The huge success of this partwork was quickly followed by Disney’s property, The Lion King. The company made its debut in the 1970s and following the Disney licence, many more leading properties came on board.
Eaglemoss was founded by Patrick Cavendish, of Marshall Cavendish and, as rights and internet manager Emma Thackara explains: “The company has been a market leader in partworks since then, with a string of hugely successful launches from Jackie Chan Adventures, based on the animated TV series, to The Horrible Histories collection and The Horrible Science collection based on the hugely successful series of Scholastic books.”
The firm has seen success with a wide range of licences for a variety of audiences from Make it Groovy based around Groovy Chick to Yu-gi-oh! GX. The single most successful licence to date has been The Lord of the Rings. Eaglemoss has had two big hits with The Lord of the Rings film trilogy characters, The Lord of the Rings Collector’s Models, running to 160 parts and The Lord of the Rings Chess Collection, featuring three chess sets.
Thackara comments: “The Lord of the Rings Collector’s Models benefited from the massive and loyal audience of the film trilogy. A firm, international fan-base provided the perfect audience for our first venture into collectible figurines. The loyalty of the customers buying the figurines was also unusually high with exceptionally steady sales from issue to issue in all markets.”
Partwork publishing lends itself to a wide range of collectables and most recently, the company has published two DVD collections, the Buffy and Angel collection with Fox and the Agatha Christie Film Collection with Chorion.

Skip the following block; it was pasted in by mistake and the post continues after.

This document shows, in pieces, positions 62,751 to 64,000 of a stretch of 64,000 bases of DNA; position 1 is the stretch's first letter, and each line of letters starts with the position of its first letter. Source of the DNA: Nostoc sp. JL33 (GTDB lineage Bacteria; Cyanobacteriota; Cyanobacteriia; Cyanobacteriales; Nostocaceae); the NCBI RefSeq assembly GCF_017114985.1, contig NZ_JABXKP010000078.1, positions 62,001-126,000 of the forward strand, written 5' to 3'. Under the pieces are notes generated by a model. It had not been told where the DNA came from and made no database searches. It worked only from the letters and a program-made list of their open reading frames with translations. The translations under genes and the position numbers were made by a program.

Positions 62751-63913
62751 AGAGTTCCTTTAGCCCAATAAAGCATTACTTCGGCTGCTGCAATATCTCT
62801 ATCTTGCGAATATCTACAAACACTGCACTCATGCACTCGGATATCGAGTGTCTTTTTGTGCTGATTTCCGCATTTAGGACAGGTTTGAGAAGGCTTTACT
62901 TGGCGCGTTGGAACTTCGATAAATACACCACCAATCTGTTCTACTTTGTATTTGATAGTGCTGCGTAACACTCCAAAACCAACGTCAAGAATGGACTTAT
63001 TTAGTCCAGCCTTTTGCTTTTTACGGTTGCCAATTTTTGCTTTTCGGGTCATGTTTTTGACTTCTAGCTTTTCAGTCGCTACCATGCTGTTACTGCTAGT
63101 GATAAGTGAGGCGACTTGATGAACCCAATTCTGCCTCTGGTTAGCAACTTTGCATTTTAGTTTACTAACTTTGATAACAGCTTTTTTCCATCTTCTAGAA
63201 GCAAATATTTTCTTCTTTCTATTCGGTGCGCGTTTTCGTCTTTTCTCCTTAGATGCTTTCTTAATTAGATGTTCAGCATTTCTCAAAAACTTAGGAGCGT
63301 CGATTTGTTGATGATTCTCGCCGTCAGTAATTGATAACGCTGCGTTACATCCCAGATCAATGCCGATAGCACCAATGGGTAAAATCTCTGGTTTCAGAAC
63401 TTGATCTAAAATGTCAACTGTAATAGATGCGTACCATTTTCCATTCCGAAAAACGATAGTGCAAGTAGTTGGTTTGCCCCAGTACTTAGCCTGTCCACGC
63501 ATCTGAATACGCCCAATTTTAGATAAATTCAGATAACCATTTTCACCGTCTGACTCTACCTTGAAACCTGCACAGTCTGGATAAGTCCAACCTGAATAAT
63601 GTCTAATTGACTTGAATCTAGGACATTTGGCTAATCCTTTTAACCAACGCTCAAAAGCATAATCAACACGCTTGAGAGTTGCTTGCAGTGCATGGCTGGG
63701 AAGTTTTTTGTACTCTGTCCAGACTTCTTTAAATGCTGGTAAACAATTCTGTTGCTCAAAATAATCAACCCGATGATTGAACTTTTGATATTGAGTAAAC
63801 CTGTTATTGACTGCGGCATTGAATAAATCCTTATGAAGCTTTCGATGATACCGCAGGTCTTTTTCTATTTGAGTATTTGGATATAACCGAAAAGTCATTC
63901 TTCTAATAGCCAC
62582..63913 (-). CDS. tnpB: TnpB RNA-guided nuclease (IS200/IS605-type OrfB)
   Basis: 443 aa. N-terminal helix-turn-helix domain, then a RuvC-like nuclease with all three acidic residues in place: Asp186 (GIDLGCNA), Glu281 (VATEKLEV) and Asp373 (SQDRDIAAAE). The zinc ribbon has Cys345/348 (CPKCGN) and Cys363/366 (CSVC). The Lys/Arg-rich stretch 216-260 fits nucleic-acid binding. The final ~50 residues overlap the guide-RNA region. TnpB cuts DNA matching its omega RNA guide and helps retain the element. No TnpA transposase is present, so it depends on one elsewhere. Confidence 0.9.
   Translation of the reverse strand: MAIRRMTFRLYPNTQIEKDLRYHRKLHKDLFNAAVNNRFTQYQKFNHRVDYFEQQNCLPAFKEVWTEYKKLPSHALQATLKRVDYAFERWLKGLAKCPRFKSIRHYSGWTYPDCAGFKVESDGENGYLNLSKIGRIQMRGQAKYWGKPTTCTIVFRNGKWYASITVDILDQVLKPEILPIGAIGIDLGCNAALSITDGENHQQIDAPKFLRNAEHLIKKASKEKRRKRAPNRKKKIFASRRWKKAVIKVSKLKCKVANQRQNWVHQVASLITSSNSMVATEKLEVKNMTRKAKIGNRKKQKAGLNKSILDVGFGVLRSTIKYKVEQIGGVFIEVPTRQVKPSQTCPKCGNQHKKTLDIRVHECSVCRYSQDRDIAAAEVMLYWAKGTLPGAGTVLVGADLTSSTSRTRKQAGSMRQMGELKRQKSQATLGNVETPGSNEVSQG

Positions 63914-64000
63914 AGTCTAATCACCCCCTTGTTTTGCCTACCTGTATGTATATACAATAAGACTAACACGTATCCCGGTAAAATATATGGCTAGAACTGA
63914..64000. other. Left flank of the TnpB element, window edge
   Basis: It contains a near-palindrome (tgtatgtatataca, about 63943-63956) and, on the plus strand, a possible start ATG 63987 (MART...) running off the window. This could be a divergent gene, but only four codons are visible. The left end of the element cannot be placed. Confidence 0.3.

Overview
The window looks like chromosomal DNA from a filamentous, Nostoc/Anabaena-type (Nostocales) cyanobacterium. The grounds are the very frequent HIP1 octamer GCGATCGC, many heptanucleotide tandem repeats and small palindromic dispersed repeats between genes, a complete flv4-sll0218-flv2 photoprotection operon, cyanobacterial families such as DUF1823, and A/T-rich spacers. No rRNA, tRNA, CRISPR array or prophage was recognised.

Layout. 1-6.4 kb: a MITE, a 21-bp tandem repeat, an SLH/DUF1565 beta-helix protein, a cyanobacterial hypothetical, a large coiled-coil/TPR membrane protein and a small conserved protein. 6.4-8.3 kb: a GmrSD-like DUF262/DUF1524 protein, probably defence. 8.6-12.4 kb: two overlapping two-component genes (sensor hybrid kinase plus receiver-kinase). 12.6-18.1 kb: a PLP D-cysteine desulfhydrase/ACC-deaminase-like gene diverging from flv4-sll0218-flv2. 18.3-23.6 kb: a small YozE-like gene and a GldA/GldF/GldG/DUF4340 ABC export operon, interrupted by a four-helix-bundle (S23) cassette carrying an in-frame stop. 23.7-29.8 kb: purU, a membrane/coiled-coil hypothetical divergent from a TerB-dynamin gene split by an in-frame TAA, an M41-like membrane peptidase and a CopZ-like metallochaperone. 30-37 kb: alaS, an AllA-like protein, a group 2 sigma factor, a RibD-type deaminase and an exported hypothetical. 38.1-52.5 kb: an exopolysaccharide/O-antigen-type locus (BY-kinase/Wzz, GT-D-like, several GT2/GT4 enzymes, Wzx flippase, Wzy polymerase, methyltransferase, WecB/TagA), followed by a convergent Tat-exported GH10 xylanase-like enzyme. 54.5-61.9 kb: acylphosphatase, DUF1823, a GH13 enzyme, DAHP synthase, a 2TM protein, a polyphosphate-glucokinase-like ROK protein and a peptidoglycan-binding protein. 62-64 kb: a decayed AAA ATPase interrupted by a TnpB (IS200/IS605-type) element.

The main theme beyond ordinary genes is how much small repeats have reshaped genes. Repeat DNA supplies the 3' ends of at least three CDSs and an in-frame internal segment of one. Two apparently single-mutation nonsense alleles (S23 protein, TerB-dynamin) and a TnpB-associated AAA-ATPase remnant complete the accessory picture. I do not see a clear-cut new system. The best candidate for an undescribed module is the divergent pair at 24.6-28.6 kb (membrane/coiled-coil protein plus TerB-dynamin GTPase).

A sector that may traditionally be looked upon as predominantly child-focused, partworks are actually strong within a range of audiences and one of the most lucrative for Eaglemoss is adult males.
A large part of the company’s success is its mass marketing campaigns. Thackary explains: “Partwork publishing is very strong because it is classically backed up by TV advertising and therefore reaches a huge audience.”
Marketing is via TV advertising for standard campaigns. The firm is also moving into press collections where it publishes a collection alongside a major magazine or newspaper, giving it instant exposure with the media partner.
Having conquered the majority of its audiences and established a strong marketing strategy, the firm is now looking further afield. Eaglemoss is expanding its operations into many new markets from Russia to Japan. The Eastern European office is based in Warsaw and there is also an office in Paris. Most other language versions are managed from the UK office, from Russian, Finnish, German and Hungarian, to Italian, Spanish and Greek.
Eaglemoss now publishes in 17 territories and is hoping to further expand throughout the next year. The firm hopes that this will help it to overcome the economic crisis and also plans to look into new routes to market to keep it in a strong position during the recession.